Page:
Single polymer chains as molecular wires

Feb 27, 2009

The research team of Leonhard Grill at Freie Universität Berlin - in collaboration with the synthetic chemistry group of Stefan Hecht from Humboldt University of Berlin and the theoretical physics group of Christian Joachim of the CEMES-CNRS institute in Toulouse - has succeeded in lifting single polymers from a gold surface, similar to chains, and in measuring their electrical and mechanical properties during this process. The scientists place one end of a polymer strand in contact with a metallic tip, thereby inducing an electrical current through single molecular wires over extraordinarily long distances during the pulling process. The results were published in the most recent issue of Science.

A central vision of nanotechnology lies in the construction of electronic circuits on the nanometer scale. The development of such fascinating devices, which would revolutionize many applications, requires molecular "cables" and a detailed understanding of electrical transport through such small wires. Thus, it is necessary to determine the electrical current through a single molecular wire, contacted to two electrodes, as a function of its length. Up to date, only relatively short wires with a fixed length have been investigated, and most of the studies were based on statistical measurements, making the exact characterization of a single wire impossible.

The molecular wires were constructed by connecting single molecules on a gold surface to a polymer chain. After one end of the chain was contacted with the tip, the other end remains on the metal surface and the distance between the two electrodes (tip and surface) is varied continuously during the pulling of the polymer. Using this method, it was possible for the first time to measure the charge transfer through a single polymer for different lengths of up to more than 20 nanometers. These experiments provide insight into the electrical properties and also into the mechanical characteristics of single polymers, which behave like macroscopic chains as one chain unit after another is detached from the surface during the pulling process.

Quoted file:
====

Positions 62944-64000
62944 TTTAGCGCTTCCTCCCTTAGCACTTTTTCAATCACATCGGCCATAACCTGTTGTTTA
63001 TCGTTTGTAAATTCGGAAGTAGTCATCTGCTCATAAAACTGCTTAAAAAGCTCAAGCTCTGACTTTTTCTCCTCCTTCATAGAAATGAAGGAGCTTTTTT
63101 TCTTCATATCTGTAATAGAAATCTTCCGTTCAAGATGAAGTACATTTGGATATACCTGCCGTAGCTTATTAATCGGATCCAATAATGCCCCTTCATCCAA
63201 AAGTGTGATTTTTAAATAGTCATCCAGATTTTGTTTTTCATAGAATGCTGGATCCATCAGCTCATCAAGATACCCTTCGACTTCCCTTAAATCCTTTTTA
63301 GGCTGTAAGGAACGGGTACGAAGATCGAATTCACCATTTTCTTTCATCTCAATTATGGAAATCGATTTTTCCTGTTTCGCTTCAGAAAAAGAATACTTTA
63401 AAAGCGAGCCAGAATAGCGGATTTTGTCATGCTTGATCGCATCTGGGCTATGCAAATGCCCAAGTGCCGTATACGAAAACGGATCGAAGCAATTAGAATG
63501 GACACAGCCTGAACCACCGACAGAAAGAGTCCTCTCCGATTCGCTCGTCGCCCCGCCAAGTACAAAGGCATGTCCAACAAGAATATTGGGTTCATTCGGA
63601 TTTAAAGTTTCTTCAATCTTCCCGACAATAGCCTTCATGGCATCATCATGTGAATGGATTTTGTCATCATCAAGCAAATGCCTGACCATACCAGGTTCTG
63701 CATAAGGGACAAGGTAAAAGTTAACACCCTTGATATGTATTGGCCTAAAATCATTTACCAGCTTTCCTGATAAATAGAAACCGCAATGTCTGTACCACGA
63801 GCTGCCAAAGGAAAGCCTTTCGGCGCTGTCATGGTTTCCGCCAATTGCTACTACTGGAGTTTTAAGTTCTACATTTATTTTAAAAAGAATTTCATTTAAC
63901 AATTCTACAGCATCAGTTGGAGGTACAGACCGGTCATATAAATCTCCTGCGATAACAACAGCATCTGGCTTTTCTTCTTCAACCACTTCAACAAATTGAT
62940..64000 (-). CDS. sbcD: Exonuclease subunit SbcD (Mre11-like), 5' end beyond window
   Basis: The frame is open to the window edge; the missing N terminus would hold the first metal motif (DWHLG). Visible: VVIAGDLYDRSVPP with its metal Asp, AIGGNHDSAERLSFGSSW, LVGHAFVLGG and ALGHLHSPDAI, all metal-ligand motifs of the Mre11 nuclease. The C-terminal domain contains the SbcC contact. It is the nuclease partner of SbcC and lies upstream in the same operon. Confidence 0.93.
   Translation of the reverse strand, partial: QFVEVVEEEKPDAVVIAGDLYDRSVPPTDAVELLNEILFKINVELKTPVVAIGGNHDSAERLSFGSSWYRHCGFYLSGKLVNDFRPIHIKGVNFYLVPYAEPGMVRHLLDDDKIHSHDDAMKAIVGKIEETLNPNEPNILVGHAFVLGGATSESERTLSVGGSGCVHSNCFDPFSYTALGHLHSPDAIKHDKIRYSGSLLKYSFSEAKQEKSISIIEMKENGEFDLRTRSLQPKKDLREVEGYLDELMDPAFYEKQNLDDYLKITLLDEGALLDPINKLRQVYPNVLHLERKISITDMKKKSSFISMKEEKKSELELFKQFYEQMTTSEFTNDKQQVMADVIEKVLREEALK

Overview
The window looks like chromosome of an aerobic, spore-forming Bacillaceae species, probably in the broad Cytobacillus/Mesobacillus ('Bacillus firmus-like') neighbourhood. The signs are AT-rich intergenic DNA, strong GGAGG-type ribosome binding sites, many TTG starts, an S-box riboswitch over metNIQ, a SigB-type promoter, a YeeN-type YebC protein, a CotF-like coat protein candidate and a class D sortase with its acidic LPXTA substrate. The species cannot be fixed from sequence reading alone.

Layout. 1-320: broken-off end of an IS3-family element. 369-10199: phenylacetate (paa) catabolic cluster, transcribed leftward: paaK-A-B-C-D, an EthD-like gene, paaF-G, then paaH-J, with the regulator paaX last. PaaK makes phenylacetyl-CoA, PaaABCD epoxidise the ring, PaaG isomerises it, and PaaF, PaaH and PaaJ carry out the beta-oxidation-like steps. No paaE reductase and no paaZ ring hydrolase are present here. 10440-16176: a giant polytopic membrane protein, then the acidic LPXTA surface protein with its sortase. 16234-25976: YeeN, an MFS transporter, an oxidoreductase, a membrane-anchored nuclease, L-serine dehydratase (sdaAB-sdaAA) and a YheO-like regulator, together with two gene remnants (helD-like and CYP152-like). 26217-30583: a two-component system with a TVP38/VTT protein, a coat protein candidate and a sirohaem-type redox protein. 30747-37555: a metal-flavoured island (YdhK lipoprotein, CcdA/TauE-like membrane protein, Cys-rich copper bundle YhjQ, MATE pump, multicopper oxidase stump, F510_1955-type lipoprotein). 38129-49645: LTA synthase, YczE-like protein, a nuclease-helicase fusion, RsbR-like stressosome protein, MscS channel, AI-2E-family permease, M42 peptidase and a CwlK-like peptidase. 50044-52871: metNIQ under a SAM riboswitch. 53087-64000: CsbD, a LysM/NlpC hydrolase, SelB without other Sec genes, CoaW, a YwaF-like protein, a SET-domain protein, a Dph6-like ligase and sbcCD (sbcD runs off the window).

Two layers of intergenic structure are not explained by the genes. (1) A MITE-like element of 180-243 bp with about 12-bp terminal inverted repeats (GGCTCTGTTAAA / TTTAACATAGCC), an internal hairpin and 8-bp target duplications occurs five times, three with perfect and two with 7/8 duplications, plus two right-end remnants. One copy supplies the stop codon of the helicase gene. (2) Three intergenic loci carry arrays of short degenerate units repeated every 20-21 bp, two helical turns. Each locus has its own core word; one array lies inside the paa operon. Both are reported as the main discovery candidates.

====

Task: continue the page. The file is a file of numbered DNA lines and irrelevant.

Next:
The electrical transport on the level of single molecular wires is of great importance for any electronic application in molecular nanotechnology. In the reported experiments it was possible for the first time to characterize the dependence of the electrical conductance on the length of the molecular wire and its mechanical properties. In the future, using this method, it should be possible to optimize molecular wires with respect to their suitability for applications.

More information: L. Lafferentz, F. Ample, H. Yu, S. Hecht, C. Joachim, L. Grill, "Conductance of a Single Conjugated Polymer as a Continuous Function of Its Length", Science (Feb. 27, 2009); Internet: www.sciencemag.org/

Provided by Freie Universitaet Berlin

Explore further: Video: What does space smell like?

add to favorites email to friend print save as pdf

Related Stories

Exotic states materialize with supercomputers

Feb 12, 2015

Scientists used supercomputers to find a new class of materials that possess an exotic state of matter known as the quantum spin Hall effect. The researchers published their results in the journal Science in Dec ...

Rediscovering spontaneous light emission

Feb 03, 2015

Berkeley Lab researchers have developed a nano-sized optical antenna that can greatly enhance the spontaneous emission of light from atoms, molecules and semiconductor quantum dots. This advance opens the ...

What is heat conduction?

Dec 09, 2014

Heat is an interesting form of energy. Not only does it sustain life, make us comfortable and help us prepare our food, but understanding its properties is key to many fields of scientific research. For example, ...

Recommended for you

Solar cells get growth boost

13 hours ago

Researchers at the Okinawa Institute of Science and Technology Graduate University's (OIST) Energy Materials and Surface Sciences Unit have found that growing a type of film used to manufacture solar cells ...

User comments : 0

Please sign in to add a comment. Registration is free, and takes less than a minute. Read more

Click here to reset your password.
Sign in to get notified via email when new comments are made.